The United States to leave the INF due to “Russian Violations”

Sungwon Chung ‘22

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Recently, President Trump has confirmed that the United States will pull out of the INF treaty. This statement comes after Russia allegedly violated the treaty, creating a nuclear rocket that defied the treaty’s terms. Since then, Russia has also been claiming of illegal biological labs owned by the US, as well as other research facilities that go against international law.

 

The INF treaty was created and signed in 1987 by President Ronald Reagan and Soviet General Secretary Mikhail Gorbachev. Its purpose was to eliminate both U.S. and Russian intermediate ground-based nuclear missiles, with ranges from 500 km to 5,500 km. Just four years after the treaty was signed, the last U.S. and Soviet missiles were disarmed and eliminated.

 

Since then, both countries have held up their side of the treaty. However, on March of this year, Putin announced the creation of a new Russian missile that directly violates the INF, building a nuclear rocket able to strike anywhere on the planet. In response, the Trump administration stated that the U.S. would pull out of the treaty. “Russia has not, unfortunately, honored the agreement. So we’re going to terminate the agreement. We’re gonna pull out,” Trump said. Russia denies fault for the violations, claiming that the United States has been violating the terms as well, and that it all started with President George W. Bush back in 2002.

 

If the US does indeed pull out of the treaty, some say that there may be a new arms race on the horizon. This includes a former 87-year-old former Soviet leader who stated, “A new arms race has been announced.” However, the Russian media states otherwise to its people. They say that Trump is just announcing he will pull out as a “political ploy” before the midterm elections in order to improve his image as a strong leader.

 

Some say that if the two countries do not ease tensions soon or schedule talks to renegotiate, there will definitely be a new cold war era. Some perceive it could be more dangerous than the cold war, due to the rapid growth of tensions. When asked about his opinion, Jimmy Bao ‘22, stated that “I don’t like any chance of a cold war taking place, no matter how little. It can bring back the anxiety that some say they faced during the first cold war.” However, most analysts doubt another cold war.

 

Many officials in the U.S. believe that there won’t be a new arms race, at least not for a while, since it takes at least six months for a country to formally leave the treaty. They also state that the INF does not include any rules against sea-based missiles in submarines and larger vessels, (which have not started their own nuclear race) so the rationale is that adding ground missiles and launchers will not escalate tensions too much. Hudson Yu ‘22, also agrees that “the decision to pull out of the treaty is a good idea, since it will help strengthen America’s standing as the leading nation for technology.”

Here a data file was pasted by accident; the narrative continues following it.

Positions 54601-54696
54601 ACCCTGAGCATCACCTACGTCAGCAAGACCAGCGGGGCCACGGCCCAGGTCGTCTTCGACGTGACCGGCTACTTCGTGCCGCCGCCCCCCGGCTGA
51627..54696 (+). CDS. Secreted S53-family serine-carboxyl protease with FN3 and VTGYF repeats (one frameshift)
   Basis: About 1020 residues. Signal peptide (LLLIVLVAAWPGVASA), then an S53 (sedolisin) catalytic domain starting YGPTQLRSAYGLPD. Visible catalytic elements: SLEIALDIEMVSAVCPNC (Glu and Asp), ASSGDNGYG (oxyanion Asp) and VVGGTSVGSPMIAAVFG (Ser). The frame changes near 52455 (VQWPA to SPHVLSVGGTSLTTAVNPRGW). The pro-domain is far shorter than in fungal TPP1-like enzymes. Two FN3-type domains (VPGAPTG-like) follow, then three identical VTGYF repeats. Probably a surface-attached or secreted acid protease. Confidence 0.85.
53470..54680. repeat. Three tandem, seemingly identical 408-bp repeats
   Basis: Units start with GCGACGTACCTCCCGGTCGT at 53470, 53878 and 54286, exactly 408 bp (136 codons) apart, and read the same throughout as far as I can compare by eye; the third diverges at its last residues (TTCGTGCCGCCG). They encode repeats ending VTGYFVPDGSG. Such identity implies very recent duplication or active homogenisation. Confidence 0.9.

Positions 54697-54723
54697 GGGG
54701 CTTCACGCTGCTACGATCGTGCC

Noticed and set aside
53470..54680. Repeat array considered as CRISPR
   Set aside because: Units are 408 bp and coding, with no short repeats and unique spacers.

As a nuclear arms race will deplete resources and money from both the U.S. and Russia, critics say that neither country really wants one to take place. However, even if the two countries decide to face off in a new cold war, neither country will progress much in this conflict until Trump’s presidency is over, since the current technology of ICBMs (Inter Continental Ballistic Missiles) will take at least nine to fifteen years to fully replace the currently aging versions.

 

The main question that people should be asking is, “Is pulling out of the treaty the right choice for the United States?” The simple answer is yes. With only the U.S. and Russia taking part in the treaty, other countries are not restricted by the same boundaries as they are. Stephan Ginyard, a former U.S. military official, offers a similar perspective: “We have this very unusual circumstance where the United States and Russia are in a bilateral treaty, whereas other countries in the world are not bound by it.” China, for example, can create nuclear weapons without violating the INF since China was never a participant of it. Also, since Russia is already violating the treaty, if the U.S. remains faithful, it will fall behind in technology compared to Russia.

 

The removal of the INF does not mean that there will be a new cold war. Effects of the cold war in the twentieth century have taught every nation that such an arms race is costly, and will harm the economy of all nations involved. With greater economic competition than ever before, neither country would want to take part in another nuclear face off. It is likely that both Russia and the US will create a new negotiation; one that includes more countries, and assures the safety of the world.

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The United States to leave the INF due to “Russian Violations”